Last week Rep. Liz Cheney, former third-ranking Republican in the House of Representatives, told “60 Minutes” interviewer Lesley Stahl that she isn’t ready to give up on the party that seemingly wants to disown her.
“I am not ready to cede the Republican Party,” she said, despite losing her leadership post and 17 fellow GOP members voting to ban her from the Republican conference after she voted to impeach President Trump for inspiring and encouraging the Jan. 6 insurrection in the U.S. Capitol. “And I’m not ready to cede it to the voices of extremism, to the voices of anti-semitism, and the voices of racism — and there certainly are some in our party. But I’m going to fight for this party. I believe in it.”
Someone needs to fight for the Republican Party.
Who better than people who understand and embrace the noble effort that began 167 years ago in Ripon, the birthplace of the Republican Party?
The now poisoned party, hijacked in 2016 by a narcissist disguised as a populist, needs to be championed again by GOP voices who hold high the party’s traditional tenets of free people and free markets.
This is particularly important now, as a counterbalance against spendthrift Democrats. The public is being asked by President Biden and congressional Democrats to stand by as their party seeks to burden the country with more entitlements at a time when its current obligations are actuarially unsustainable and, given the nation’s $27 trillion debt, paid for by pulling dollars out of the wallets of Americans’ children and grandchildren. (No, tax hikes on the rich alone won’t pay for Democrats’ socialist spending spree with no means testing.)
What happened to liberty?
Republican Party organizers hoping to halt the spread of slavery into the northern states hosted a March 20, 1854 meeting in Ripon that led to representatives from other parties joining forces to create a political group that endures to this day — at least in name.
Six years and nine months after that gathering of Free Soilers, Democrats and Whigs in the Little White Schoolhouse, Lincoln assumed the twin mantles of president and head of the Republican Party. But the great unifier’s primary allegiance was to the former.
As early as 1838, he urged the Young Men’s Lyceum of Springfield, Ill. to “Study the Constitution. Let it be preached from the pulpit, proclaimed in the legislatures and enforced in the courts of justice.”
The first Republican president was a statesman in word and deed, putting Constitution ahead of convenience, people ahead of party.
Today’s GOP largely is a calculating, craven, cunning, conniving movement that places self-preservation ahead of all other values including public interest, coalition building and Lincoln’s north star: national unity.
Strong national defense, limited government, low taxes?
Those are yesterday’s concerns.
R Strong defense? After cancelling a secret negotiation session with the Taliban at Camp David, President Trump made a deal with the militant group that harbored Al-Qaeda to extricate troops from Afghanistan by Christmas 2020.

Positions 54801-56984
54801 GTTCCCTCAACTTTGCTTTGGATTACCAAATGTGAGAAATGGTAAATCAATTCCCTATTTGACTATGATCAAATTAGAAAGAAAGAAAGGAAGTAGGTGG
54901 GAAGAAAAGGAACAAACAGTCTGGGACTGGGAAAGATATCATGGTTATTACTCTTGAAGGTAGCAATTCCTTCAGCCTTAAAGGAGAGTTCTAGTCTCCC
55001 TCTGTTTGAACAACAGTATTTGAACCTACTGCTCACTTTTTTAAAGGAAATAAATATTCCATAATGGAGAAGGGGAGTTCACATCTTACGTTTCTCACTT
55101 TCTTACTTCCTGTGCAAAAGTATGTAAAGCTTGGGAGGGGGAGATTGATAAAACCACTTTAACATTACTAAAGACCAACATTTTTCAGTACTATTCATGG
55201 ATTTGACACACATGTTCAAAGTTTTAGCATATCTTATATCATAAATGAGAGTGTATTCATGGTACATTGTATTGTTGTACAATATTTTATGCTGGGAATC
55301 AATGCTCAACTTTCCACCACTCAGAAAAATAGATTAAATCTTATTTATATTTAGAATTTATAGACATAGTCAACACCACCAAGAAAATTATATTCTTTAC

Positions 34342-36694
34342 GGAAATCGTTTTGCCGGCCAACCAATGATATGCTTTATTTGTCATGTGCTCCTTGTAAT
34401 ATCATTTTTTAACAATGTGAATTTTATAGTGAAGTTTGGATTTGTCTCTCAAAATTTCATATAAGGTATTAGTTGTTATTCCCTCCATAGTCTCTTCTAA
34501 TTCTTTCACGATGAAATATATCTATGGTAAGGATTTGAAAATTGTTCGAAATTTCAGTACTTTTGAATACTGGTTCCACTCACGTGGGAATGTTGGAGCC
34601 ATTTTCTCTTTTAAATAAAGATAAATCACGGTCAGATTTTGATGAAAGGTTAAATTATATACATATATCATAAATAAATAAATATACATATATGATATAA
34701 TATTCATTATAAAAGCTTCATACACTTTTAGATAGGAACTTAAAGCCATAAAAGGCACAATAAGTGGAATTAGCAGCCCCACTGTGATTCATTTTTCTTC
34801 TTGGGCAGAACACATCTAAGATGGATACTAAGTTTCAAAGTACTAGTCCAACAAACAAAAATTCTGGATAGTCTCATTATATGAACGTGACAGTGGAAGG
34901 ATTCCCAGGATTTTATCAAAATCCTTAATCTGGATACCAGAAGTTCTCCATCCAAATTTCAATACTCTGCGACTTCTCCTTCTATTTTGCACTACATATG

R Small government? The national debt grew by $6.8 trillion during the Trump tenure.
R Tax reform? The $1.5 trillion Trump tax plan increased the deficit rather than generated $1.8 trillion in new revenue as the administration had promised.
Words in Washington don’t matter anymore, which is why Republicans, who used to be the adults in the room as champions of constraint, civility and comity, now engage in name calling, conspiracy theories and scurrilous claims.
Republicans in Madison are no better.
They have more pressing matters than good government and sound policy, such as using tax dollars to pay lawyers to defend gerrymandering, exacerbating an unprecedented public health crisis, spending $680,000 of our money to hire an ex-state Supreme Court justice to flesh out the Big Lie despite his claim last year that the presidential election was stolen, and using culture wars to score points.
Last week, Republicans in the state Assembly — including Ripon’s own representative Rep. Alex Dallman — voted to approve A.B. 411, which prohibits schools from teaching students about racism or sexism (exact words in the bill are “race or sex stereotyping”), threatens them with a 10% cut in state aid if they violate this restriction and requires school boards to post curricula on their websites.
So is it racial stereotyping for a teacher to show a video of Birmingham Police Commissioner Bull Connor siccing a biting police dog on a black man? How about pointing out that not until 1974 did American women gain the right to own credit cards in their own name? Sexist pigeonholing?
This is a non-issue. Most teachers’ agendas are to educate, not indoctrinate, their students. If they fail at that mission, we elect school board members, not legislators, to oversee our children’s education.
But the state’s Republicans want to boost their brand of know-nothingness to pretend that oppression never occurred in this “exceptional” nation.
Using government to ban ideas is a new low. Cynical censorship doesn’t belong in a party whose core principle is to drive social progress through freedom.
Now more than ever, the Republican Party needs to heed the call of Cheney and others who believe the country deserves more responsible statesmanship in substance and policy from a party that for the past five years has been held hostage by a cult of personality.
— Tim Lyke